An artificial big toe attached to the foot of an ancient Egyptian mummy could prove to be the world’s earliest functional prosthetic body part, say scientists.
Research at The University of Manchester is hoping to prove that the wood and leather artefact in the Cairo Museum not only looked the part but also helped its owner walk ‘like an Egyptian’.
If true, the toe will predate what is currently considered to be the earliest known practical prosthesis – an artificial leg from 300BC – by several hundred years.
Jacky Finch, who is carrying out the study at Manchester’s KNH Centre for Biomedical Egyptology, is recruiting volunteers whose right big toe has been lost in order to test an exact replica of the artificial toe.
A model of a second false Egyptian big toe on display in the British Museum, albeit without its mummy, will also be tested at the Human Performance Laboratory at nearby University of Salford.
“The toes date from between 1000 and 600BC, so if we can prove that one or both were functional then we will have pushed back prosthetic medicine by as much as 700 years,” said Jacky.
“The Cairo toe is the most likely of the two to be functional as it is articulated and shows signs of wear. It is still attached to the foot of the mummy of a female between 50 and 60 years of age. The amputation site is also well healed.”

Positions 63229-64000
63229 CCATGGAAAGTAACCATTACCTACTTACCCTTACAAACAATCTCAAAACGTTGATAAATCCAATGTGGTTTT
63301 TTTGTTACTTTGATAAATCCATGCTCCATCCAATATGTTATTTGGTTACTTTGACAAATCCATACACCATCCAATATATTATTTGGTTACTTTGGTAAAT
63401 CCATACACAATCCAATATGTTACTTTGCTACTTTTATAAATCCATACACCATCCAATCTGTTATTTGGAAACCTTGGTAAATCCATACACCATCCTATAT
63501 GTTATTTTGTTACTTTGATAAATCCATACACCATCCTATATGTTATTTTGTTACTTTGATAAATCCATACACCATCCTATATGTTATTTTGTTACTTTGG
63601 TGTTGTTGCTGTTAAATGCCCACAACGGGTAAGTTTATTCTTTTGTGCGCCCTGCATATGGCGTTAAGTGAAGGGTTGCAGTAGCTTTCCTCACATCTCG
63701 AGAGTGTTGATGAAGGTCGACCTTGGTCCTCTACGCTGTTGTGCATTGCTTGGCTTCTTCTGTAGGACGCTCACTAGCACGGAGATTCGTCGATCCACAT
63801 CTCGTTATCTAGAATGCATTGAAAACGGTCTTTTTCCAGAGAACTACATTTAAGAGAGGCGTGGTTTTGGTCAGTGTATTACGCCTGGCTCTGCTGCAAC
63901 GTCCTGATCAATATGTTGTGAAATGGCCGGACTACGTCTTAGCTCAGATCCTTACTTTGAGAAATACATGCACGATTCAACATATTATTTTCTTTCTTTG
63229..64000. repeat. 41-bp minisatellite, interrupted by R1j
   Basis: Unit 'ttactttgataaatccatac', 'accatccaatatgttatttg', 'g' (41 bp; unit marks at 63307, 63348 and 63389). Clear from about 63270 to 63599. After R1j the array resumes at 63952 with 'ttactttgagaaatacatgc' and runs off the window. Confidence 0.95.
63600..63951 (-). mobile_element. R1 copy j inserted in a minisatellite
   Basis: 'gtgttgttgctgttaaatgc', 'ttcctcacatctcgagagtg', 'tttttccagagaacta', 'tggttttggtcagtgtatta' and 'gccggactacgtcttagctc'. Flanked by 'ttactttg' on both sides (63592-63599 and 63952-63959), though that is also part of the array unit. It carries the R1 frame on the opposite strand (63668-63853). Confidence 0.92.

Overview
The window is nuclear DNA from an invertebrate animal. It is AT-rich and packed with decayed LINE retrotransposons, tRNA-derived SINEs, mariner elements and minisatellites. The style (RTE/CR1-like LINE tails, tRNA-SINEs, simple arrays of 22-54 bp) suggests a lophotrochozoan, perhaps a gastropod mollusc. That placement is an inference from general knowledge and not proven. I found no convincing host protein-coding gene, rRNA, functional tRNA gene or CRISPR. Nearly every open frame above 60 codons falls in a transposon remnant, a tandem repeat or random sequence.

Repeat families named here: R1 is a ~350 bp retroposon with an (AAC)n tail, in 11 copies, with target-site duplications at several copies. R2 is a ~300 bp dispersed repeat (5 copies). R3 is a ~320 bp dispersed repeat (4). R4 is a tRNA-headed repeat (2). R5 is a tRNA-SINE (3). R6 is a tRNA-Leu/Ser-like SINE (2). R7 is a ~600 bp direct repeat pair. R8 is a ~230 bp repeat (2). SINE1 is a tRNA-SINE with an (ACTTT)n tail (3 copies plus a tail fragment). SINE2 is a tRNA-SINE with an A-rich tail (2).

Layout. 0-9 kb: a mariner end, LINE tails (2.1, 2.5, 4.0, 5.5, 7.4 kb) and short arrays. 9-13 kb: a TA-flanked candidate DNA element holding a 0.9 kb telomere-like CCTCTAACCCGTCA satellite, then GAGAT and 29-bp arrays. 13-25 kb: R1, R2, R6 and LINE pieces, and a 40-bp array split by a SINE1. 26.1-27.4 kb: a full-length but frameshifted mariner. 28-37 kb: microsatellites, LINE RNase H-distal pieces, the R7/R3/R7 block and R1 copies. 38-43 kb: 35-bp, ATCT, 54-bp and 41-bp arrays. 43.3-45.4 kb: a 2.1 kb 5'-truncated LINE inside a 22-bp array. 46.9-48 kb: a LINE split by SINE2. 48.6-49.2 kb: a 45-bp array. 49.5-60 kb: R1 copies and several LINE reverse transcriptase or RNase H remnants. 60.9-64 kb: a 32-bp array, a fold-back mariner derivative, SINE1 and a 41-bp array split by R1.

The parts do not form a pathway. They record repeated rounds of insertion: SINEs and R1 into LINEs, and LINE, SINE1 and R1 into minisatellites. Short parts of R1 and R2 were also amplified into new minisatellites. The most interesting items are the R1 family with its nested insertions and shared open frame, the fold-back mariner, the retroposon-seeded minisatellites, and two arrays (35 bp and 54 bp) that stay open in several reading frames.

The British Museum artefact – named the Greville Chester Great Toe after the collector who acquired it for the museum in 1881 – is made from cartonnage, a sort of papier maché made using linen, glue and plaster.
It too shows signs of wear, indicating that it may have been worn by its owner in life and not simply attached to the foot during mummification for religious or ritualistic reasons. However, unlike the Cairo specimen, the Greville Chester toe does not bend and so is likely to have been more cosmetic.
“The Human Performance Laboratory will use state-of-the-art technology to test whether the replicas of the artificial toes benefit the wearer and could therefore be deemed functional,” said Jacky.
“If either one is functional it may be interesting to manufacture it with modern materials and trial it for use on people with missing toes.”
Source: University of Manchester
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